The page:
Foundations for Regolith on Wayland (GSoC'22)

Foundations for Regolith on Wayland (GSoC'22)

September 25, 2022

Introduction #

Regolith is a modern desktop environment designed to let you work faster by reducing unnecessary clutter and ceremony. It offers a keyboard based workflow and a tiling window manager that allows efficient management of windows, monitors and workspaces. Built on top of Ubuntu, GNOME Flashback, and i3, Regolith stands on a well-supported and consistent foundation.

In its current implementation, the use i3 window manager binds Regolith to X11. While X11 is fairly mature, it was never built for modern systems and is based on assumptions that are valid only for computers of the ’90s. Some of the issues present in X11 based window managers are low framerates, poor support for HiDPi panels, higher latency, screen tearing etc. Wayland is a display protocol that is written from scratch and aims at simplicity and extensibility Wayland has been in development for quite some time now and its implementations are now stable enough to be considered for daily usage. In fact, many desktop environments like gnome are now providing their wayland implementations as default. Sway window manager was introduced as a drop-in replacement for i3. It is based on wayland and is devoid of most of the issues present in X11 based window managers and compositors.

Note: The work described in this post was done as part of my Google Summer of Code (GSoC) 2022 project under the organisation CCExtractor.

Objective #

The project intends to achieve integration of swaywm with the regolith ecosystem. This means, compatibility with GNOME services, integration of a configuration management system, theming using regolith look and support for other extras provided by regolith in a wayland-based environment.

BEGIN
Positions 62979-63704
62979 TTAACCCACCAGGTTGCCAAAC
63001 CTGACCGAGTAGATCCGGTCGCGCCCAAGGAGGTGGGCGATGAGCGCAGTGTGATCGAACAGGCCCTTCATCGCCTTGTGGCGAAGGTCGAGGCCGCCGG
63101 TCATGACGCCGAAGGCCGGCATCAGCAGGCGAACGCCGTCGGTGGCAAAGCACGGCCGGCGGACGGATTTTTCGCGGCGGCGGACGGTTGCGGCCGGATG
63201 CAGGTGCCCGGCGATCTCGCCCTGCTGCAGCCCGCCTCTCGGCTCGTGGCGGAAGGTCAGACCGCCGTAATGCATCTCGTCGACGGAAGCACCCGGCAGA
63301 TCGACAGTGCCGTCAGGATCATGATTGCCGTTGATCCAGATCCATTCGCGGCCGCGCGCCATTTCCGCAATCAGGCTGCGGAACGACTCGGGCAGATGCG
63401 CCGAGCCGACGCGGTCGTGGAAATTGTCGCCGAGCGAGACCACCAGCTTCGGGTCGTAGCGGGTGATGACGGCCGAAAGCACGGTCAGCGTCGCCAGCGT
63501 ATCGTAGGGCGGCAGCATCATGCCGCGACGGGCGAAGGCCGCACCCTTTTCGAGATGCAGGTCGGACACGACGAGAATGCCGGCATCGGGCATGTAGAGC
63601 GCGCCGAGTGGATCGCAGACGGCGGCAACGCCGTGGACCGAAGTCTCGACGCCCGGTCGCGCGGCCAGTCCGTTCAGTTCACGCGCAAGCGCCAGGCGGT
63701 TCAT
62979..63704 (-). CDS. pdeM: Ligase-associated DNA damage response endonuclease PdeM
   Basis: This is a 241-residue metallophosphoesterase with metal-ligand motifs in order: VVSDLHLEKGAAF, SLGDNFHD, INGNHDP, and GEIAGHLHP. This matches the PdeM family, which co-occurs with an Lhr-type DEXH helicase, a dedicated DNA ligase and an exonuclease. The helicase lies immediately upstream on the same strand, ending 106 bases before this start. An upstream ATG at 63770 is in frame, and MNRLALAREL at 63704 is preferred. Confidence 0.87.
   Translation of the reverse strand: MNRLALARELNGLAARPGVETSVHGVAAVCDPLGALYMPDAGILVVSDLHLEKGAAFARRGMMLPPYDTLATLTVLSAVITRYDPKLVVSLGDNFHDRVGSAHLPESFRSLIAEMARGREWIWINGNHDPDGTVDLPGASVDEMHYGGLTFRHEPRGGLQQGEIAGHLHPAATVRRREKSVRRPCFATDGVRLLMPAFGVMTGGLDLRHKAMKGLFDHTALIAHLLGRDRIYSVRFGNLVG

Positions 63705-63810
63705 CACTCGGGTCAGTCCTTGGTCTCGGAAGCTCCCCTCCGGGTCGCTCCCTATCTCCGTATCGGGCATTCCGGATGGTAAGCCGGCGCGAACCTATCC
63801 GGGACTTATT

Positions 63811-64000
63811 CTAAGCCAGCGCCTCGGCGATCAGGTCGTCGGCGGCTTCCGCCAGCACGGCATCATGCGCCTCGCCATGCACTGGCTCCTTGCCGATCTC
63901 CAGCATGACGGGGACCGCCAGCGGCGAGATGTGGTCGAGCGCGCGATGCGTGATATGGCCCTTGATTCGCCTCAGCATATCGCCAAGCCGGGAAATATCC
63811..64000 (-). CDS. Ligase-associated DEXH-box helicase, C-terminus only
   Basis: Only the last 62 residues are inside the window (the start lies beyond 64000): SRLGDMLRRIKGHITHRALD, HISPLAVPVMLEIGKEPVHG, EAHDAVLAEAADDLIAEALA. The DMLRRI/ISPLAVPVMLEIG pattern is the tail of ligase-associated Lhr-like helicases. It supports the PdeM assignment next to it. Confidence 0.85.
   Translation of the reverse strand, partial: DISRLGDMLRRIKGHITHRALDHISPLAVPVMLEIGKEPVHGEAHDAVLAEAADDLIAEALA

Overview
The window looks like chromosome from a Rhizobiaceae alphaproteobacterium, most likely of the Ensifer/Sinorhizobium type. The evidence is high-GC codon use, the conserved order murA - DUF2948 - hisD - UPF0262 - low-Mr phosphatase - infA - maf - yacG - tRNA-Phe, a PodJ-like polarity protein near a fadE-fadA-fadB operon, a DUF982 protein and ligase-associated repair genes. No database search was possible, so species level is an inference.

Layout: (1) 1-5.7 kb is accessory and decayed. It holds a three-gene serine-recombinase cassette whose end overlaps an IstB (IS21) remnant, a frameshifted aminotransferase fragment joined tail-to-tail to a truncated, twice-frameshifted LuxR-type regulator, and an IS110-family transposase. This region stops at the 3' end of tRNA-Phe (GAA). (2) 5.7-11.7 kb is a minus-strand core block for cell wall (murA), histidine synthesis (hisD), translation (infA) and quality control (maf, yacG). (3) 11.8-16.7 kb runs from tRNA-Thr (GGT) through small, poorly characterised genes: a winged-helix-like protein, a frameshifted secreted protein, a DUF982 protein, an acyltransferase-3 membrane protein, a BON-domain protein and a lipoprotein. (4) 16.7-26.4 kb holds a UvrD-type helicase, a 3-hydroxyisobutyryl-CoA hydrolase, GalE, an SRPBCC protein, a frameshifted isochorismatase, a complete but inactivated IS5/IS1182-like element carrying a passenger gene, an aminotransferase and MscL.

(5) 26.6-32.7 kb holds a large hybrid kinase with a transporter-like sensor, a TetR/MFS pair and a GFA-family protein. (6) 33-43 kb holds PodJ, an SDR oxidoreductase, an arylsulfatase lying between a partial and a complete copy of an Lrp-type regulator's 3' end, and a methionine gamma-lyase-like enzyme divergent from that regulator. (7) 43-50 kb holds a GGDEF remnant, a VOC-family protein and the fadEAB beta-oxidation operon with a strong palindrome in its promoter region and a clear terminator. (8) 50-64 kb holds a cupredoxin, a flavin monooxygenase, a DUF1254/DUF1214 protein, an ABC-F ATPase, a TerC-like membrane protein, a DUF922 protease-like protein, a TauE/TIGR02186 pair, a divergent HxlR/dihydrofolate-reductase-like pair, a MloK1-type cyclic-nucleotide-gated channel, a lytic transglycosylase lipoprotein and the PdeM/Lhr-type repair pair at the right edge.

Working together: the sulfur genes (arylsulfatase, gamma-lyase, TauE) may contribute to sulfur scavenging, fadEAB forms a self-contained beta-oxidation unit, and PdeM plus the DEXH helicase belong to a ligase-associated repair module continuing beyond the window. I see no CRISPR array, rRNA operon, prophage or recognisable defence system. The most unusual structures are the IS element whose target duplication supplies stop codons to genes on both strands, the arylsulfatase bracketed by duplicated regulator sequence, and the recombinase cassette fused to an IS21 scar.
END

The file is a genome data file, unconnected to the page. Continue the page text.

Integrating sway with regolith #

In this section, I will described everything that I did to achieve sway integration with regolith. This required modifying several existing packages as well as writing code for new scripts and binaries.

Porting the regolith app launcher (ilia) to wayland #

After having a discussion with Ken, we decided that the most important part of a tiling window manager setup from a user’s perspective is the app-launcher. Regolith on X11 ships with its own app launcher called ilia. It also provides several features apart from launching apps. This includes showing keybindings, launching terminal commands, list applications and workspaces and search files just to name a few.

Ilia is written in vala and GTK. This means, ilia had support for wayland right out of the box. Despite this inherent compatibility, ilia seemed to crash everytime. After looking into the logs, I realised that the issue was not with ilia but with the way wayland roots (wlr) handles windows that need to be ignored by the compositor. Turns out, wlr provides an extension to the wayland protocols called wlr-layer-shell in order to handle panels and other applications that need to be positioned automatically. A client implementation of this protocol for GTK based applications is provided by the library gtk-layer-shell. To maintain support for both X11 and wayland, I check the XDG_SESSION_TYPE environment variable and use gtk-layer-shell library only if the session type is wayland.

Currently, the wayland compatible version of ilia is not packaged and exists in a seperate branch.

Trawl - A backend agnostic configuration manager #

Wayland lacks support for Xresources natively and requires the use XWayland. This might not be desirable as it forces users to enable Xwayland forcing them to be a part of a legacy ecosystem. This is the reason why we decided to create a display backend agnostic configuration manager that can be used by various applications. To maintain compatibility with the existing regolith ecosystem it was crutial to replicate the format and functionaility XResources as much as possible. Trawl is a file based configuration management system written in rust that tries to fulfill these requirements.